Fitness Isn’t a Destination, It’s a Way of Life: 5 Steps to Starting Your Own Fitness Center
Getting healthy is perpetually at the top of New Year’s resolution lists. The thing is that people need somewhere to follow-through on this resolution. While there’s always the option to work out in the living room or go for a jog down the street, most people don’t. Working out all by your lonesome is, simply put, disheartening. That’s why people like fitness centers. The idea of getting dressed to go hit the Stairmaster with other people who are also getting fit is a big motivator. Meanwhile, the monthly payment for membership is an incentive for folks to get their heart rates up and the sweat pouring to get the most bang for their buck.
This is why in 2015 the number of fitness centers in the United States jumped by 6.4%, with the industry raking in $24 billion. Much of this spending was done by the baby boomer generation, which is at that age where health is the most valuable investment, with interest expected to grow even more as the years pass. So, are you interested in starting a health club? Thought so. The U.S. Small Business Association wants you to be successful in your endeavor and has some tips for making sure your gym works out for the best.
1) Who, What, Where: To start a small business, you need a business plan. You should have a clear idea of where you’re going to set up shop and what consumer group you’re targeting. Love running? Then turn that passion into a health club devoted to joggers – that is, if there’s a big runner base in the area where you’ll be headquartered. If not, then recalibrate accordingly. And find an easily accessible location with reasonable rent where people don’t have to walk a mile to get inside. They’re there to get fit on your business premises, not on the way to them.
2) People Make it Happen: You can try to run the entire gym by yourself, but you’re literally going to end up running a marathon each day and you’re sure not going to win any blue ribbons for customer satisfaction. Instead, you need a team of trainers, class instructors, membership personnel, and maintenance staff to keep the health center working like a well-oiled cycling machine. Use these guides to decide where independent contractors, seasonal employees, etc., fit in to your staffing regimen.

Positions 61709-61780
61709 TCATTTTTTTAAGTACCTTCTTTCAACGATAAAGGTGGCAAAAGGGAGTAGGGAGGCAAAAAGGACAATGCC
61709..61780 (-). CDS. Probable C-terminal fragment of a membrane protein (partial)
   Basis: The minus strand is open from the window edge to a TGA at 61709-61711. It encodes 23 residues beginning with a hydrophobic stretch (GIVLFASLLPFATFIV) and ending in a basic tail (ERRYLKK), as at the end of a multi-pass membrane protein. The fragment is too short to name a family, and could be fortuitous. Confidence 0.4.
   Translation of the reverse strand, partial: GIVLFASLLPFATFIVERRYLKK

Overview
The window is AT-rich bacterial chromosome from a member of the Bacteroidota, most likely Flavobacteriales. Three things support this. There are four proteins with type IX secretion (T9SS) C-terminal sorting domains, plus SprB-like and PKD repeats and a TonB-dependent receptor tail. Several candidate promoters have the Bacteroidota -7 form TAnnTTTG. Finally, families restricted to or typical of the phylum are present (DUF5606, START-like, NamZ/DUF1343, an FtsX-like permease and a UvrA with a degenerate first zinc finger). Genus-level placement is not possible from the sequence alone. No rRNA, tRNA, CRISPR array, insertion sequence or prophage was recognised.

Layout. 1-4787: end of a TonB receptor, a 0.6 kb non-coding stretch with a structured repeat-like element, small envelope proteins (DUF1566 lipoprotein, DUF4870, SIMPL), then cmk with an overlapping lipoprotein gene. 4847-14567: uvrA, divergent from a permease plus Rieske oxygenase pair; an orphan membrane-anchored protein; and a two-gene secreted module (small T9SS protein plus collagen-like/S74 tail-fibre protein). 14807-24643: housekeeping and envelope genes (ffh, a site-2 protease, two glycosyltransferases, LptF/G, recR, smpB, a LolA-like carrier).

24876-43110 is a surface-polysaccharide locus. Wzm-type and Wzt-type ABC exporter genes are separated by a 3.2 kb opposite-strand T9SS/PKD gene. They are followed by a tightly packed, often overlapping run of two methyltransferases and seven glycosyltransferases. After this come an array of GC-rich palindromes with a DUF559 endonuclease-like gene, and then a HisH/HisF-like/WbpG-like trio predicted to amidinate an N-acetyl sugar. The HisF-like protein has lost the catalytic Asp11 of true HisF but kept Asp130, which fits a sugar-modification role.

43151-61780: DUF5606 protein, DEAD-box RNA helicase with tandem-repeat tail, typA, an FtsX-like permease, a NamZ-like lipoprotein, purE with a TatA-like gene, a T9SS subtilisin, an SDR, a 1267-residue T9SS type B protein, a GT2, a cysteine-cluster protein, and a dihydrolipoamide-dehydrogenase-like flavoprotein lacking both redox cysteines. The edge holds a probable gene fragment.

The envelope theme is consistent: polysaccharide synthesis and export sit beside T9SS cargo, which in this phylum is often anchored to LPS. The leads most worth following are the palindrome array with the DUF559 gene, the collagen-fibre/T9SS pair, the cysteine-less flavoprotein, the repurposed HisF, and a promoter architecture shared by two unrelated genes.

3) Stuff for People to Work Out On: What’s a fitness center without fitness equipment? We don’t really know and we don’t recommend that you find out. Instead, you should decide whether you want to lease gym machines or buy your own. Leasing will probably end up costing you more in the long-run. However, on the flipside, leasing is good if you don’t have the credit to buy the latest and greatest ab machine on the market. It also lets you switch out equipment as technology changes. Plus, if one piece of equipment is getting neglected, you can more easily replace it with something that’s going to keep customers coming back.
4) Get Money to Get Started: Speaking of credit, don’t ditch your fitness center dreams just because you don’t have enough money. You can take a traditional financing route or you might want to consider a government-backed loan. For example, rather than lending money to you directly, the SBA can provide a guaranty to a bank that will in turn lend money to you for your gym. Some loans, such as the SBA express loan, have a turnaround time of 36 hours and a limit of $350,000, so you can get into the game and make a winning with no hassle.
5) Safety Net: If you’re putting all of this time and effort into creating a healthy, money-making hub, you need some peace of mind that all won’t be lost if something goes wrong. That’s where small business insurance comes in. And even if you have complete confidence that nothing will happen, you still need to meet your state’s insurance requirements for injuries and accidents.
These five steps are just a warm-up to get you motivated about pursuing your fitness center dream. For example, you have to do things like register your business name, obtain licenses and permits, and much more. However, it’s all very doable, especially with the dedicated SBA coaching you step-by-step.
Sufen Wang, M.S.Accountancy
Wang Solutions, Long Beach, CA (562) 856-0793
Editor: Hannah Huff, M.F.A. Creative Writing: Poetry, (626) 806-5805